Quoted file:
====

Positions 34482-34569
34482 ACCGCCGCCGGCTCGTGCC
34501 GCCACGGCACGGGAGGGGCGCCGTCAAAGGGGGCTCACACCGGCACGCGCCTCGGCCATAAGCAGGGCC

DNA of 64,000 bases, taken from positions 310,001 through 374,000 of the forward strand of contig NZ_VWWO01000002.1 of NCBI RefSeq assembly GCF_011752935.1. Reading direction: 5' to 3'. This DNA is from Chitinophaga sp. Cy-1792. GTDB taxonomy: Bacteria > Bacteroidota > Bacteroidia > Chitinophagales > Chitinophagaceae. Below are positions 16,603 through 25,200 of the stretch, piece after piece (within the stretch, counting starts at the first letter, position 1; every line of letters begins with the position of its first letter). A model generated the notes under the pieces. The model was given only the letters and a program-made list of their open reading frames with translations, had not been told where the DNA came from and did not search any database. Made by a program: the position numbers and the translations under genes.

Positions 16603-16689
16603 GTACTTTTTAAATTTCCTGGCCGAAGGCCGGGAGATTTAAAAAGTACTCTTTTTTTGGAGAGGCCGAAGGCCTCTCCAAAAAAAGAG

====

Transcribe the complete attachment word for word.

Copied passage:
Positions 34482-34569
34482 ACCGCCGCCGGCTCGTGCC
34501 GCCACGGCACGGGAGGGGCGCCGTCAAAGGGGGCTCACACCGGCACGCGCCTCGGCCATAAGCAGGGCC

DNA of 64,000 bases, taken from positions 310,001 through 374,000 of the forward strand of contig NZ_VWWO01000002.1 of NCBI RefSeq assembly GCF_011752935.1. Reading direction: 5' to 3'. This DNA is from Chitinophaga sp. Cy-1792. GTDB taxonomy: Bacteria > Bacteroidota > Bacteroidia > Chitinophagales > Chitinophagaceae. Below are positions 16,603 through 25,200 of the stretch, piece after piece (within the stretch, counting starts at the first letter, position 1; every line of letters begins with the position of its first letter). A model generated the notes under the pieces. The model was given only the letters and a program-made list of their open reading frames with translations, had not been told where the DNA came from and did not search any database. Made by a program: the position numbers and the translations under genes.

Positions 16603-16689
16603 GTACTTTTTAAATTTCCTGGCCGAAGGCCGGGAGATTTAAAAAGTACTCTTTTTTTGGAGAGGCCGAAGGCCTCTCCAAAAAAAGAG